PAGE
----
A Day in the Life of a Pastor – My Tipping Point

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I will start with an honest confession…”I know when I am near my tipping point.”

Let me clarify.  I am not on the verge of burn out.  I am not walking around saying negative things about others.  I am not looking for a remote place to escape society and live as a hermit.  (But a week on an island in the Carribbean…hmm.)

It isn’t that I hear negative stories and life’s challenges every day.  Each person who comes in my door isn’t bringing a crisis with him.  Every call is not a rush to the hospital or condoling a grieving person through the loss of a loved one.  Every email isn’t about a financial need or a mistake made that needs to be addressed.

So what tires me out…life.  More specifically, how I and others intersect with daily life.

And here’s the kicker…it also is the thing that rejuvenates me.

In one day, I played a bad round of golf. Mowed the yard only to have the mower freeze up and had to buy a new one.  Realized I had three broken sprinkler heads that needed to be replaced.  Didn’t eat until 4pm that day.  Said good bye to a good friend and pastor whose insights I will miss. Found out another friend had cancer.  (When you hear that, it sure makes everything else you were grumbling about seem pretty small.)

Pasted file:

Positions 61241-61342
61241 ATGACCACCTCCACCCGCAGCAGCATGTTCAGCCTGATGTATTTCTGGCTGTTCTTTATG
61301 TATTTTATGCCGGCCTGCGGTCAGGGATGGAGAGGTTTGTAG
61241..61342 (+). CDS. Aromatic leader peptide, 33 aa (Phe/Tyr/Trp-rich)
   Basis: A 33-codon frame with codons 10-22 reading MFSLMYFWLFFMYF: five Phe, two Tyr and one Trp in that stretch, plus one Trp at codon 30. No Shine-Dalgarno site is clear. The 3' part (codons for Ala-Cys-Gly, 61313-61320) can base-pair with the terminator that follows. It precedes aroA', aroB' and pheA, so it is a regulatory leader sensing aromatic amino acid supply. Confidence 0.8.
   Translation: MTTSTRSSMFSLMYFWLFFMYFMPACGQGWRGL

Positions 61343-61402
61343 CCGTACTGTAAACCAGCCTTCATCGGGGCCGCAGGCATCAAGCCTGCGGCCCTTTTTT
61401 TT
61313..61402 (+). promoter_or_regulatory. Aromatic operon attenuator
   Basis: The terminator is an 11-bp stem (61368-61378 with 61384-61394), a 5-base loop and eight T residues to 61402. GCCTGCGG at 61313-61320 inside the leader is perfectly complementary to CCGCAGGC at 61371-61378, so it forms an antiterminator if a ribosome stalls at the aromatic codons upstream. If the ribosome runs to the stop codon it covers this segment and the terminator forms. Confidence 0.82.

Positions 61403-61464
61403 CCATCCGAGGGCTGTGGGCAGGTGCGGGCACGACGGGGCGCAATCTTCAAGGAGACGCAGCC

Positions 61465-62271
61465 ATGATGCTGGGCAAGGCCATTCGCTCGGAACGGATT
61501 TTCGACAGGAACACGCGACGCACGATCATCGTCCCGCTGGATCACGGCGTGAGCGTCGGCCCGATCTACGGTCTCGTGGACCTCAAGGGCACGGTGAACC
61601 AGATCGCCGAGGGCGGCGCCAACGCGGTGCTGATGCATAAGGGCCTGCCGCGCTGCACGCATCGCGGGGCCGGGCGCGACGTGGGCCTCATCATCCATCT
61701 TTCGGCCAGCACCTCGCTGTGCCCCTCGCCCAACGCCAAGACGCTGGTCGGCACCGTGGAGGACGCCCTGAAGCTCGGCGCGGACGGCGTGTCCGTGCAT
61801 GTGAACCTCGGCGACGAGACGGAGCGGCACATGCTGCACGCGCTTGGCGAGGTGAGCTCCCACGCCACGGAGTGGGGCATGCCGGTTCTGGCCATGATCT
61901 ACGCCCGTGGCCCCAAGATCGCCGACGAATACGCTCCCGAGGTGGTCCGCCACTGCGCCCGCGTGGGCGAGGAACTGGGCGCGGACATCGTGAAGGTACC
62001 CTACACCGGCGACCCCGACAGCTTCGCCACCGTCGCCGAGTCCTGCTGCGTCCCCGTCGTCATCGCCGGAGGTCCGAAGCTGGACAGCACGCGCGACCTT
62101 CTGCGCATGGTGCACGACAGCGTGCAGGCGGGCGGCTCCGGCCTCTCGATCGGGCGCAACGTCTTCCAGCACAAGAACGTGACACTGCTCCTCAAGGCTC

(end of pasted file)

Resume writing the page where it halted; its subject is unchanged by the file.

But also on that day, I had a great time with my friends while playing golf.  I was glad to get the yard done and get a mower that is self propelled. (mine stopped years ago.)   I can use my reclaimed water again.  I love being outside and it was a productive day.  I was able to just hang out with some of our staff at the pastor’s going away party – no business talk.  Got to eat with Kristin at our favorite burger place.  I finished the day with prayer for my friend.  My hope in all situations is that God is able to do something BIG.

Everyday brings a new set of wins and challenges.  People bring them or I bring them on myself.  Most days are not going to set me back.  But do I get tired – yes.  But do I also see the good in those situations – yes.  When the weariness accumulates and that “see the good” outlook is challenged, I get away for a few days and recalibrate.  After twenty six years of ministry, it still works.

Two challenges for you:

  1.  Recognize the challenge and good in each situation.
  2. Recognize your way to recalibrate when it begins to tilt towards weariness.

Go get ’em!

 

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